Easter weekend draws record low visitation to Macau


Although Macau has worked desperately to get things back to normal after the coronavirus forced the city to shut down, travel restrictions remain in place that are preventing any type of substantial rebound. Across the city’s border lies the Chinese province of Guangdong, easter-weekend-draws-record-low-visitation-to-macautypically an active launch point for travelers looking to hit the local casinos and shops. However, as the province maintains its travel restrictions, Macau is having to deal with the fallout, and last week’s Easter holiday proved to be anything but a high point for the city. Across the first three days of the Easter weekend, less than 1,000 visitors crossed the border into Macau. Unfortunately, that isn’t even the city’s record low.

Last Friday, only 260 people entered Macau. Saturday saw just 20 more than that amount, and Sunday welcomed 270 travelers. Last year, to put things in perspective, Macau borders processed just under 556,200 visitors – around 139,000 each day for the four-day holiday weekend.

The numbers follow a trend that has been seen for the past couple of months, with April consistently bringing the lowest figures. The most visitation in a single day so far was just 360, and the lowest was 210. That occurred on April 4, setting a new record low for visitation to the normally bustling gambling city.

Macau had ordered a temporary shutdown of the city in February because of the outbreak of COVID-19, but has since relaunched virtually all its activities. However, travel restrictions in mainland China and elsewhere are still in place and, in addition to the Guangdong province controls, public transportation normally running at all hours between Hong Kong and Macau is suspended. Anyone coming from Macau’s sister city looking for some excitement must also submit to a mandatory 14-day self-quarantine, which is also keeping many travelers away.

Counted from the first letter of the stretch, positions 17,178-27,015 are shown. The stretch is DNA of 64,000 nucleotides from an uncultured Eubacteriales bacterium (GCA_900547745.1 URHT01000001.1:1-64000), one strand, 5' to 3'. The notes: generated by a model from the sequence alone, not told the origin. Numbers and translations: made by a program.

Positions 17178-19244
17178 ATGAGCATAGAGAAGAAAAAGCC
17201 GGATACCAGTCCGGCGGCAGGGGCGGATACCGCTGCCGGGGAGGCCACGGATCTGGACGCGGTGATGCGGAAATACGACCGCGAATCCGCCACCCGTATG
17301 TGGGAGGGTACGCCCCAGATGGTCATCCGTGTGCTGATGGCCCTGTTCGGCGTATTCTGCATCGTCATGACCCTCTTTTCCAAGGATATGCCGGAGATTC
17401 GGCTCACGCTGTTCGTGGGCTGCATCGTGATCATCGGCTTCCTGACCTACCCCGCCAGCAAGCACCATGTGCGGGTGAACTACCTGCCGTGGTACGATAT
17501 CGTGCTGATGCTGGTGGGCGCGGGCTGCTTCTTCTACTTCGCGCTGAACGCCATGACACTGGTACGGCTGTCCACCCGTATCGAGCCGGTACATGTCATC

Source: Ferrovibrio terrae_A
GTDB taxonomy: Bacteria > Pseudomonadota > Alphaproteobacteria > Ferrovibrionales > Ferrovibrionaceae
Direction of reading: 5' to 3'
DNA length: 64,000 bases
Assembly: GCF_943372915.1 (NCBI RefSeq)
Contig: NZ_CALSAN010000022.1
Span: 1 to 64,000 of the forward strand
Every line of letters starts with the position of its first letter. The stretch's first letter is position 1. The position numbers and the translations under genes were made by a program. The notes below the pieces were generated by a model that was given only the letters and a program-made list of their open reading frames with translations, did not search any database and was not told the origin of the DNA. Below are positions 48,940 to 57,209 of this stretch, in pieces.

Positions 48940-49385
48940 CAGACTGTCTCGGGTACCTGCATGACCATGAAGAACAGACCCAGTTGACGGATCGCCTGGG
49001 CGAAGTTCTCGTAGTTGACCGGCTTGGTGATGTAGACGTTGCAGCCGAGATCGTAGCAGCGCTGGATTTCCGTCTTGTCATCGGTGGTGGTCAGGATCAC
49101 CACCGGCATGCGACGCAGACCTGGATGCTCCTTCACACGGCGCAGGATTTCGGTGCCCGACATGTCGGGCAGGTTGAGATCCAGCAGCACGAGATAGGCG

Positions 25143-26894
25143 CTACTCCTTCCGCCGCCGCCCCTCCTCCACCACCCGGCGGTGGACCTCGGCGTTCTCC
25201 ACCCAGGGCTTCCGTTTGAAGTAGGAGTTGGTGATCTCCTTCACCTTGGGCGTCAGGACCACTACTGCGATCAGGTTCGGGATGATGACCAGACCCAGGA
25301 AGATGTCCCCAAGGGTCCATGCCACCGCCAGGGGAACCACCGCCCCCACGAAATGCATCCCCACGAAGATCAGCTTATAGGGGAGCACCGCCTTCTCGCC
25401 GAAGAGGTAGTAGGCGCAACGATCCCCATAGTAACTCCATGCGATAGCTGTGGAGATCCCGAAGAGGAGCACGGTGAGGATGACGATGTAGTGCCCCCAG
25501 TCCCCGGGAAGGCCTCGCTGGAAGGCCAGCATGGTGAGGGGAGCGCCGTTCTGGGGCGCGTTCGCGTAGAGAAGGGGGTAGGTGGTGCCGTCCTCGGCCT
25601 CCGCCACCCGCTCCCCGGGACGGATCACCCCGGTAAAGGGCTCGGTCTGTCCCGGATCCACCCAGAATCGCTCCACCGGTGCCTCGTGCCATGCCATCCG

Last year’s gambling market in Macau was softer than expected, and 2020 was supposed to be a turn-around year. However, no one could have predicted that a microscopic bug would come in and cause the amount of devastation the coronavirus has brought, and Macau’s recovery is going to take much longer than previously expected. With monthly casino revenues continuing to show declines of more than 90%, recuperating the losses is going to prove to be a monumental task.

Some estimates now put a full recovery at two years away. Harry Curtis with Nomura’s Instinet expects gross gaming revenue (GGR) for Macau’s second quarter to be 80% lower than the same period last year, and that the third quarter will see a year-on-year decrease of 65%. The final quarter of the year will bring some minor relief, but the final figures for the year will still be 62% lower than what had been seen in 2019.

Curtis believes that Macau’s GGR will be much better by 2022; however, it still won’t be where it needs to be. He anticipates that the figure will only reach 90% of what it was last year, which means there is still a lot of work to be done before Macau’s casinos will be able to get out of the red.